Director of Federal Fiscal Policy
President Trump said he was not elected to serve special interests, but instead, “the forgotten men and women of our country, and that’s what I’m doing.” His budget paints a starkly different picture, however, because it would shift trillions of dollars from struggling families to the wealthy.
The Trump budget would cut $2.5 trillion over the next decade from programs that help struggling low-and moderate-income families afford the basics and improve their upward mobility. These are the largest cuts in a President’s budget in the modern era, even when adjusted for inflation or measured as a percent of the economy. My colleagues explain:
The proposed reductions to low- and moderate-income programs would increase the number of uninsured by substantially more than 23 million; significantly undermine the Supplemental Nutrition Assistance Program (SNAP, formerly food stamps), which now provides basic food aid to more than 40 million low-income Americans; and dramatically reduce job training and education aid, which are essential to helping people move out of poverty by securing decent jobs.
At the same time, the President proposes roughly $6 trillion in tax cuts (from his tax plan and from the House-passed bill, which he has endorsed, to repeal the Affordable Care Act) over the next decade. They’re so skewed to the top that the tiny fraction of households with annual incomes above $1 million would get more than $2 trillion in tax cuts. In other words, millionaires would gain trillions from the Trump plan.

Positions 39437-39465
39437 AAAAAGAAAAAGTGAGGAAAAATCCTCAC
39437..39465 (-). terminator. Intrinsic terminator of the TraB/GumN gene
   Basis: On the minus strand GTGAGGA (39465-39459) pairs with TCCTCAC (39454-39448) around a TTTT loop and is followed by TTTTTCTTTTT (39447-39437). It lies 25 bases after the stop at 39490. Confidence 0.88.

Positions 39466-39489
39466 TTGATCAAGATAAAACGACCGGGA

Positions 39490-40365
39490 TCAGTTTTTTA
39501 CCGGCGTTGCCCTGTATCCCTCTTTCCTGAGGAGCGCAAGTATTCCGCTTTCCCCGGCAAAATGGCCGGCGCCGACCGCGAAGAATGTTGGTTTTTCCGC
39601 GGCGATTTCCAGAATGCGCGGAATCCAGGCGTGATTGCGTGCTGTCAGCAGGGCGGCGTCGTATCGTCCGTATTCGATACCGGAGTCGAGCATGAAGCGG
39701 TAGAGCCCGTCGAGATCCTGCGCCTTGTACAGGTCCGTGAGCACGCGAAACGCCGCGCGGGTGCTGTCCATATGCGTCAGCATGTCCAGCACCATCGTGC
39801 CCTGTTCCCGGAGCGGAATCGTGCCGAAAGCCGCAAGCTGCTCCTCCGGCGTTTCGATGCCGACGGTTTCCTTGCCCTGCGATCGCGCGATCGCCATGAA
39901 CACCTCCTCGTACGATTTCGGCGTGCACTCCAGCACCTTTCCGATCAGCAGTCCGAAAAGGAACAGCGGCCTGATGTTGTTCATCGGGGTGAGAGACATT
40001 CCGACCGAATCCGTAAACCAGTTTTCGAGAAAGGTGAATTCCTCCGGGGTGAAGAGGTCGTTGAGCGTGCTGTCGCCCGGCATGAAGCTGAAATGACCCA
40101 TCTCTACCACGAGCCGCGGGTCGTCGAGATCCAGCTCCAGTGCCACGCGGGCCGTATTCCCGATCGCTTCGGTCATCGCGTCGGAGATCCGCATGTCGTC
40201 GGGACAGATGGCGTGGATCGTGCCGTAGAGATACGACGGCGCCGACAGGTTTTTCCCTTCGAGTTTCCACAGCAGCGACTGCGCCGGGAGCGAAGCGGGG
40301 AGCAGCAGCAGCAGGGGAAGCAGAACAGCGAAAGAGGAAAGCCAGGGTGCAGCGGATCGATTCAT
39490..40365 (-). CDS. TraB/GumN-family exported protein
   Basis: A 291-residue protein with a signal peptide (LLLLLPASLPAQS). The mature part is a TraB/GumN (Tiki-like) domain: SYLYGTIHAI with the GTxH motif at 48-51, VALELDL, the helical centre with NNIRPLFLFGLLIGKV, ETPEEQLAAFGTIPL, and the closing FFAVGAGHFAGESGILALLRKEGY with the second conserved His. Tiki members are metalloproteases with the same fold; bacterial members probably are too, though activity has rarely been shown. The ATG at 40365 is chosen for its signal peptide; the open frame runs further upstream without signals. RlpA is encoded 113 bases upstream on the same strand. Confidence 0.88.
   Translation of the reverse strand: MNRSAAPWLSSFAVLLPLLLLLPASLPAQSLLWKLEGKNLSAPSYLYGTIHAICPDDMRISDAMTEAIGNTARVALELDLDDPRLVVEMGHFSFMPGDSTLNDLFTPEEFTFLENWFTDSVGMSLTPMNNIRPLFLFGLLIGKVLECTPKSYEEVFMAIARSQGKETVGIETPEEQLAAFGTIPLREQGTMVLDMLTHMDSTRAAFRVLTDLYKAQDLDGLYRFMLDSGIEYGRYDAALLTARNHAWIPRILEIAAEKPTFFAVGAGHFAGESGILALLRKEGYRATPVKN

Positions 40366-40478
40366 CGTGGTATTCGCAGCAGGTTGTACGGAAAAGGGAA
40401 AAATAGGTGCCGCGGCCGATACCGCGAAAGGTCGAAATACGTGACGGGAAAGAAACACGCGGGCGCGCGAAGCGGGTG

As we’ve detailed, the Trump tax plan has little to offer low- and moderate-income families but many tax cuts that are heavily tilted to the wealthy and corporations — and no credible way to offset their cost. They include slashing the top corporate tax rate from 35 to 15 percent, which would mainly benefit wealthy investors, and repealing the estate tax, which would only benefit the heirs of the wealthiest 2 out of every 1,000 estates in the country. Those two tax cuts alone would cost $2.5 trillion — essentially the same as the cut in low-and moderate-income programs. (See chart.)
The President’s budget tries to obscure this massive income shift by not accounting for the vast majority of the tax cuts’ costs. But his priorities remain clear: tax-cut windfalls for the wealthy and corporations, and huge cuts in health, food, job training, and other basic aid, producing greater hardship for struggling families.